Sorafenib has been approved by the FDA for the treatment of primary renal cell carcinoma, thyroid carcinoma and hepatocellular carcinoma.1-8 It is a multikinase inhibitor (tyrosine kinase, Raf serine / threonine kinases). It also inhibits vascular endothelial growth factor (VEGF), platelet - derived growth factor β (PDGF β), and tumour progression.2,3-9 Adverse reactions to sorefinib are gastrointestinal (diarrhoea, increased amylase and lipase, nausea, constipation), dermatological (acne, flushing, rash / desquamation, hand - foot syndrome (HFD), alopecia, pruritus), hyperthyroidism, hypertension and hypoalbuminemia.1 HFD is characterized by reddening, swelling, numbness and desquamation on palms and soles. In this case report, we describe a case of HFD caused by sorafenib.
The case report is of a 71 year old lady with a known case of diabetes mellitus (type II), peripheral neuropathy on Metformin 500 mg BD and H.Mixtard 30-0-20 was diagnosed with hepatocellular carcinoma (grade III) with IVC tumor thrombus and underwent Right hepactectomy. She was started on Sorafenib 200 mg once daily.
While on therapy after 14 days she complained of loose stools with a frequency up to 5 times / day, which was managed conservatively. Since the patient was found to be tolerating, the dose of Sorafenib was hiked up to 200 mg twice daily. Later on after two months she developed toe nail ulcers, paronychia, oral ulcers, diarrhea, all probable side effects of sorafenib.
Since last 5 days she again presented with multiple abscesses over her plantar region of right and left foot (fig. 1). Since she was on sorafenib and with a history of previous similar lesions, a possibility of sorafenib induced hand foot syndrome was suspected.
Upon investigation, her blood counts were normal with mildly elevated inflammatory markers (CRP 25.7 mg/L).
She was managed conservatively with intravenous Ampicillin and Cefoperazone sulbactam. She was also advised with off-loading and proper foot care. Insulin doses were adjusted to maintain euglycemia. Repeat blood counts were stable and iv antibiotics were stopped after 7 days, Symptomatic improvement was noted. Further Medical oncology consultation was sought and planned to stop sorafenib.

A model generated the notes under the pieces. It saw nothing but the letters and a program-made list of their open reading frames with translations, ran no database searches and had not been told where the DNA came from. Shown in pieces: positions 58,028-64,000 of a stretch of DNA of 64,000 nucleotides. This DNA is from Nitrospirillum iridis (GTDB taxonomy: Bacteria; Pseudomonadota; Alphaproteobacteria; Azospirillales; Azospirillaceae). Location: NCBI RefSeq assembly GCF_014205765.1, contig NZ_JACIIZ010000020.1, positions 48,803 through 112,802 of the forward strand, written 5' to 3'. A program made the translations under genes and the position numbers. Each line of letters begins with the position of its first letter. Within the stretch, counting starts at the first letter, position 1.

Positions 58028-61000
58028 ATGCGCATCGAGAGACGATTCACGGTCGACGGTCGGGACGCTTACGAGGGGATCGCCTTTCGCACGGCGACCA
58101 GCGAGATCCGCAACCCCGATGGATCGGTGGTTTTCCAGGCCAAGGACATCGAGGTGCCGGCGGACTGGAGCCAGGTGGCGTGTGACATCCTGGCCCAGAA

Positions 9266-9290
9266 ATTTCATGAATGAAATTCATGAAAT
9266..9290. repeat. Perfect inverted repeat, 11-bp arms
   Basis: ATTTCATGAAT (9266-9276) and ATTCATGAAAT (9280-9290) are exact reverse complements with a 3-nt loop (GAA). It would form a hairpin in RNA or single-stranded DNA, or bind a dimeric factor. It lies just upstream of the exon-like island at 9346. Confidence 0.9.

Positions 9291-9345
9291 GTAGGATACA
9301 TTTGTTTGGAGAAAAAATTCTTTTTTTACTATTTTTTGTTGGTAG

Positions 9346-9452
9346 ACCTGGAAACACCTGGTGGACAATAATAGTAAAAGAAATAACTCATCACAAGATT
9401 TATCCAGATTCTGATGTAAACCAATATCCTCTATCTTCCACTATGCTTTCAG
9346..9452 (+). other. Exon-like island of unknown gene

Causality assessment was carried out using the Naranjo’s scale. The algorithms showed that sorafenib was the “definite” (Naranjo’s score 9) cause of this adverse drug reaction.
Sorafenib induced hand and foot syndrome has been reported in patients with breast cancer, melanomas, renal cell cancer and hepatocllular cancers.4,5,6 The incidence of hand and foot syndrome is 25-30% of patients who are on standard dose i.e; 400 mg twice daily and is found to be well tolerated. Sorafenib is also associated with other dermal changes such as alopecia, pruritis, nail changes, flushing etc.
Compared to the hand and foot syndrome caused by cytarabine, 5 FFU and MTX, the one caused by sorafenib though it is indistinguishable, it is less severe, more localized and affects friction and weight bearing acral surfaces.1 The HFD due to sorafenib is usually dose dependent and the dose is usually resorted for the abetment of the symptoms.1 In this present case the laboratory parameters were normal in range once the drug was stopped. Thus, we can label the case as sorafenib induced hand and foot syndrome.
Prevention of HFD can be made by reducing the exposure of hands and feet to hot water, excessive rubbing, and applying moisturizing cream, exfoliating the hyperkeratosis palms and soles.6
Various possible mechanism has been evaluated for sorafenib induced hand and foot syndrome, among which the anti- VEGF property has been hypothesized to be the probable pathogenesis.7 Sorafenib is been widely found to be effective for various solid tumors, hence as its use increases the need for high index suspicion is warranted for the prevention, early detection and treatment of HFD.